Note that the NOR circuit NO1 comprises only two loads, since, in this case, the signals PA0 and PA1 corresponding to the row address signals A0 and A1 are more important than the signals PA2 and PA3 corresponding to the row address signals A2 and A3.

As illustrated in FIG. 19A, when at least one of the row address signals PA0 through PA3 changes, the output of the NOR circuit NO1 reaches a high level. Similarly, when at least one of the row address signals PA4 through PA7 changes, the output of the NOR circuit NO1 reaches a high level. In all cases, the output of the NAND circuit NA5 reaches a high level. As a result, the clock signal φBP changes as illustrated in FIG. 19C, and the clock signal φBC changes as illustrated in FIG. 19D. Therefore, the bit line sensing circuit BLC does not perform a sensing operation during the precharging operation mode and a predetermined time after the precharging operation is completed. As a result, the potentials at the bit lines change as illustrated in FIG. 19E.

Generally, the connections between the generator circuit GEN and the circuits BLL and BLC are formed by aluminum, which has a small delay time, while the word line WL is formed by polycrystalline silicon, which has a large delay time. As a result, the potential at the portion of a word line far from the word drivers WD changes slower than the portion of the word line near the word drivers WD. The change of the former is illustrated by a dot and dash line in FIG. 19B. In this case, the change of the potentials of the bit lines is illustrated by a dot and dash line in FIG. 19E. Therefore, it is necessary to delay the clock signals φBP and φBC in accordance with the delay of the change of the word line portion. For this purpose, the circuits of FIGS. 20A and 20B are added to the circuit of FIG. 16.

In the combination of the circuits of FIGS. 16, 20A and 20B, four kinds of bit line control clock signals φBP1, φBP2, φBP3 and φBP4 are generated for the four blocks B1, B2, B3 and B4 of the memory cell arrays MCA1 and MCA2, respectively. In addition, four kinds of bit line sensing clock signals φBC1, φBC2, and φBC3 and φBC4 are generated for the blocks B1, B2, B3 and B4, respectively.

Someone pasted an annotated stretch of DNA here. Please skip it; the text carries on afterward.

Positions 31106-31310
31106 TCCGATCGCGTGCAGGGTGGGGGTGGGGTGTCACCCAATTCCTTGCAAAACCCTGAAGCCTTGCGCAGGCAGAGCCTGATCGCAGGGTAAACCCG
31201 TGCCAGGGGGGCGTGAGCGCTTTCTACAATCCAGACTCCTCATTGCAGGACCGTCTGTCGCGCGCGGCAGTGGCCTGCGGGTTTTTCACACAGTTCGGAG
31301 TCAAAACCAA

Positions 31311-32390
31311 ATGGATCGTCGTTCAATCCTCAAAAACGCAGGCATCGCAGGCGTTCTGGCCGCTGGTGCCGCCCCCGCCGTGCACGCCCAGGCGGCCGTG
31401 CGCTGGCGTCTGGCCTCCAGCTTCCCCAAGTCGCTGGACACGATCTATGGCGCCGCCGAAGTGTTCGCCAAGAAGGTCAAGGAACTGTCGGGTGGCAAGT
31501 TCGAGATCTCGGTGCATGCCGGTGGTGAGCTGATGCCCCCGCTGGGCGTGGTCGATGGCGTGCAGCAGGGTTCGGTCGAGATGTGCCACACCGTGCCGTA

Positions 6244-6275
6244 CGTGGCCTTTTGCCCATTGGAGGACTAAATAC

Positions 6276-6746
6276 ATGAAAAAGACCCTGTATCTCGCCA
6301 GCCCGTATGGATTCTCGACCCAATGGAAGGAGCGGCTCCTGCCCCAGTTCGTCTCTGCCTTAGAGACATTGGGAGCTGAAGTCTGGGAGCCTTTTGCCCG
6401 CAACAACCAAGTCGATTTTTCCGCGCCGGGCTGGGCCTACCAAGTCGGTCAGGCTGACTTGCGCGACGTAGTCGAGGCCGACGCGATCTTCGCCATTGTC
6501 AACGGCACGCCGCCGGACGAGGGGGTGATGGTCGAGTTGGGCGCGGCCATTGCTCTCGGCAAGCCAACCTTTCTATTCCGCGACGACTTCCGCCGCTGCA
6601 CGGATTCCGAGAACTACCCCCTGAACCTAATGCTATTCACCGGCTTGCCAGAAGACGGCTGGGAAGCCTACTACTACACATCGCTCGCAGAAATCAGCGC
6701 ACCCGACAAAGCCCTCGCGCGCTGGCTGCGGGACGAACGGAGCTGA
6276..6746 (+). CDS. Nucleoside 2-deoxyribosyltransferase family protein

For example, the circuit of FIG. 20A comprises four resistors R1, R2, R3 and R4 and four NAND circuits NA11, NA12, NA13 and NA14. However, these NAND circuits do not always require two driver circuits, since the sequence of the input conditions for the NAND circuits is definite. In FIG. 20A, when the potential of the signal φBP is changed from a low level to a high level and, accordingly, the potential of the signal φBP is changed from a high level to a low level, the potentials of the signals φBP1, φBP2, φBP3 and φBP4 rise simultaneously, as illustrated in FIG. 21C. However, when the potential of the signal φBP is changed from a high level to a low level and, accordingly, the potential of the signal φBP is changed from a low level to a high level, the signals φBP1, φBP2, φBP3 and φBP4 fall into the order illustrated by the dashed and dotted lines of FIG. 21C, due to the presence of the delay circuits.

Similarly, the potentials of the clock signals φBC1, φBC2, φBC3 and φBC4 change in the same way as those of the clock signals φBP1, φBP2, φBP3 and φBP4, except for the delay times of the fall of the potentials, as illustrated in FIG. 21D. Thus, the delay time of each block B1, B2 B3, and B4 of the memory cell arrays MCA1 and MCA2 can be compensated. In this case, note that it is not important that the potentials of the signals φBP1 through φBP4 rise simultaneously. In other words, the signals φBC,i +1 also be obtained by shifting the signal φBCi. Note that FIGS. 21A, 21B and 21E are the same as FIGS. 19A, 19B and 19E, respectively.

As explained hereinbefore, according to the present invention, no fluctuation in operation speed is generated regardless of the condition of the input signals. In addition, the operation speed is increased.

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Classifications
U.S. Classification326/121, 326/17, 326/120, 326/108
International ClassificationG11C8/08, G11C8/10, H03K19/0944, H03K19/017, G11C11/418, H03K19/0948, G11C8/18
Cooperative ClassificationH03K19/09443, H03K19/017, G11C8/18, G11C8/08, G11C8/10, G11C11/418
European ClassificationG11C8/18, H03K19/0944B2, G11C8/08, G11C8/10, H03K19/017, G11C11/418
Legal Events
DateCodeEventDescription
Sep 12, 1996FPAYFee payment
Year of fee payment: 12
Sep 18, 1992FPAYFee payment
Year of fee payment: 8
Aug 23, 1988FPAYFee payment
Year of fee payment: 4
Dec 14, 1982ASAssignment
Owner name: FUJITSU LIMITED, 1015, KAMIKODANAKA, NAKAHARA-KU,
Free format text: ASSIGNMENT OF ASSIGNORS INTEREST.;ASSIGNORS:SEKI, TERUO;YAMAUCHI, TAKAHIKO;AOYAMA, KEIZO;REEL/FRAME:004088/0965
Effective date: 19821206